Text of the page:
At the beginning hybrids were set-up to hit the ball high and left to combat the low slice that most players had with their longer irons.  Better players often find that they have a hard time finding a hybrid that they do not miss left.  Due to this hybrid designs have gotten closer to long irons in design and offering custom lie angles for Tour players.  Also there are more irons available with a lower COG (center of gravity) that makes those long irons easier to hit high and soft.  Also as fitting has become more prevalent, more players are seeing that long irons are not as scary as they originally thought.  One of the things we do in a fitting is try to see where the player starts to lose efficiency with their long irons and should start looking at transitioning to a hybrid or fairway wood.  Higher ball hitters with above average swing speeds are surprised how much more effective they can be with a long iron over a hybrid.  Like the rest of the equipment industry, I think the biggest change has been fitting and getting players using the proper clubs.

Since starting Scratch, what is the biggest change that you have seen in irons?

We started Scratch in 2003.  The biggest challenge we have seen in irons has been the increased strengthening of lofts.  This generally creates a huge yardage gap between the PW and their next wedge as the PW has become the loft of a 9 or even an 8 iron.  For the player that does not have a keen understanding of equipment and lofts, this can be a huge problem. You have a player that hits his PW 140 yards but his “sand wedge” around 100 at most.  When you have a player that does not know golf equipment they do not understand why this is so and often do not do anything to address it.  They do not realize that their PW is extremely strong lofted while their “sand wedge” has stayed traditional at 56* and so they now have 10* to 12* or more of a loft gap between these two clubs.  The larger OEMs like to sell distance, and that has slowly made irons stronger and stronger to the detriment of golfers.  We try to leave our lofts more standard so the player does not have this huge gap but the challenge there is everyone likes to hit the ball far and lower lofted irons go farther than traditionally lofted irons.  However, if you are 173 yards from the hole, you want to hit the ball 173 yards.  Not 175 or 178 yards.  Irons are about accuracy, hitting it the right distance and having the proper yardage gaps between clubs.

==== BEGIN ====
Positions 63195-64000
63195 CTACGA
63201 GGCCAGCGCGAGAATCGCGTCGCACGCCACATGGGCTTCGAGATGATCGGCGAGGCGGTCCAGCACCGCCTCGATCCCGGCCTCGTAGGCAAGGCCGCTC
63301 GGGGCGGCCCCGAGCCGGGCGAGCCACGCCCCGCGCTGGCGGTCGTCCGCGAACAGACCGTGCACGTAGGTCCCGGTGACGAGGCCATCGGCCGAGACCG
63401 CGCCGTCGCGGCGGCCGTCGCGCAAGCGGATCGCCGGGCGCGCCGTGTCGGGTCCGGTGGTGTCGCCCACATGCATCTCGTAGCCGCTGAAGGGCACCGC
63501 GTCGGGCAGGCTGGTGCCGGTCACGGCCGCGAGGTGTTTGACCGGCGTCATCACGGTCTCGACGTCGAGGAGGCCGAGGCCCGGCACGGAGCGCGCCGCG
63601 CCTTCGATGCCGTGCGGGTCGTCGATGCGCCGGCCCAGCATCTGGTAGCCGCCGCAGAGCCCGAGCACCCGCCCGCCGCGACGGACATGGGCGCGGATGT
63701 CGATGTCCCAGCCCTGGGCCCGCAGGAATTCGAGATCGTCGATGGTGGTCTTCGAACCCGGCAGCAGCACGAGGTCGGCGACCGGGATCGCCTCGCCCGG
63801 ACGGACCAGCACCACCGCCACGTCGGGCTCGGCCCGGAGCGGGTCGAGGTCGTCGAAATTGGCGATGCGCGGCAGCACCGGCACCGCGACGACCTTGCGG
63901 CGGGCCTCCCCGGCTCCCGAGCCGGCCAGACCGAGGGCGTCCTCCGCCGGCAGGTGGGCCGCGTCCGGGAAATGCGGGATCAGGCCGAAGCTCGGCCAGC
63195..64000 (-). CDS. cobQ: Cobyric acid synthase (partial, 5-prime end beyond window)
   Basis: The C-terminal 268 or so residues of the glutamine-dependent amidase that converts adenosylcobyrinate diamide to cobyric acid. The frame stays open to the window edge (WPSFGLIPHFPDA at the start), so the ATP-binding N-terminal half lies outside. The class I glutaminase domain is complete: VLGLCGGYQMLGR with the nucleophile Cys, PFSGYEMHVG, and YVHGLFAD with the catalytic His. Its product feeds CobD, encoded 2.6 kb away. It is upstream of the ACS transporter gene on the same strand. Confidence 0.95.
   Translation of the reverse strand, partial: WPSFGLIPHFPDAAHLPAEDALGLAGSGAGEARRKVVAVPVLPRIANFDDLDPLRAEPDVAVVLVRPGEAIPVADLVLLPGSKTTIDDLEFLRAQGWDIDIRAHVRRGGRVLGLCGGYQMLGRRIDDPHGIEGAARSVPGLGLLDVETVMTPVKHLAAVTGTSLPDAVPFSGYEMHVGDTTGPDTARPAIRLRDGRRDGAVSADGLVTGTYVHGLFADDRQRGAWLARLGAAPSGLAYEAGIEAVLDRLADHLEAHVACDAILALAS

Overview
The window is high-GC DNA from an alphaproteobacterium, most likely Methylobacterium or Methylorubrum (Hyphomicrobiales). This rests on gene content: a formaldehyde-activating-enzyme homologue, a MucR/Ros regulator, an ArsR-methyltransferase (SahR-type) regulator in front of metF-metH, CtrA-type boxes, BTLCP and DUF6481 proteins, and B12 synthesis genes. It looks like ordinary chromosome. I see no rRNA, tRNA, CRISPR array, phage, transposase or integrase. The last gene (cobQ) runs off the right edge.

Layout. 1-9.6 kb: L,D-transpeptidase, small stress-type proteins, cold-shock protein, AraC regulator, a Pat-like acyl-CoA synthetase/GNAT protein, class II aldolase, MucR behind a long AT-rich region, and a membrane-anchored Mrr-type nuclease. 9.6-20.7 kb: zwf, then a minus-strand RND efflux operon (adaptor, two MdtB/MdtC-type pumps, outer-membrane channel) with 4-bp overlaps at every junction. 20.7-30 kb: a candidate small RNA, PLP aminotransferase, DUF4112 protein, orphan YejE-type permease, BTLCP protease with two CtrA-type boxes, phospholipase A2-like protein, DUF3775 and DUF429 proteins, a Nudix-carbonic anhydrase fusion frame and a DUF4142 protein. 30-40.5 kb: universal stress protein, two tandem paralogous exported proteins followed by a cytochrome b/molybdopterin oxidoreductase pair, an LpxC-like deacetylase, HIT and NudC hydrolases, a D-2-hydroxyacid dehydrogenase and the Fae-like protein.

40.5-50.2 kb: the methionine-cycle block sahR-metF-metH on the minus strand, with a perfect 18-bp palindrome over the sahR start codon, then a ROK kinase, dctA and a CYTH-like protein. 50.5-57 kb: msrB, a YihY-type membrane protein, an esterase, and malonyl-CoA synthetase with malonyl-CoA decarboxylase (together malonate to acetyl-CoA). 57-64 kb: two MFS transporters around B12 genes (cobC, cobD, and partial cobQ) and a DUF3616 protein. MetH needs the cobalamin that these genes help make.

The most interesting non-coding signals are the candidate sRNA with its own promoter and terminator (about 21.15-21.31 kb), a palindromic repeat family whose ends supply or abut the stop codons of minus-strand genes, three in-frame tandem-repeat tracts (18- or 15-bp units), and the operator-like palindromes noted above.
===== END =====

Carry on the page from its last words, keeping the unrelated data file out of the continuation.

What is your involvement at Sweetens Cove?

I am the Co-Founder of Sweetens Cove. It is a project that I could not be more passionate and excited about.  I believe it is one of the very special places in the game of golf and I cannot tell you how exciting it is to be able to share it with other golfers who truly appreciate what we have to offer. I love talking to people who are using Scratch Golf Clubs that have helped them enjoy the game more.  I find equal satisfaction in talking to people who have gone to Sweetens and hear them talk about how amazing their experience was.

We are a semi-private club.  We have some founding members and some local members and are also open to the public. We want everyone who loves golf and loves the experience of playing on a course that is truly special to come experience Sweetens Cove.

Are there holes at Sweetens Cove that you play differently with hickory than with modern clubs?

There is no question that I think about the game differently with hickory in my hands.  The biggest difference is around the greens in deep bunkers.  For example, there is a bunker short of the first green that is just nasty that I will literally play away from with hickory because I know I cannot advance the ball onto the green from anywhere close to the railrod ties in the front of the bunker.  I always play to the open left side of the green with hickory even if the flag is on the right.  The contours of the green can kick the ball to the right but I intentionally leave myself a long-ish lag putt instead of challenging the bunker, even with a shorter club.  With my modern clubs I do not hesitate to challenge the bunker because I know with my Scratch 60* I can get it on the green or close to the hole from the bunker.

This bunker is an absolute no-go zone with hickories.

This bunker is an absolute no-go zone with hickories.

The End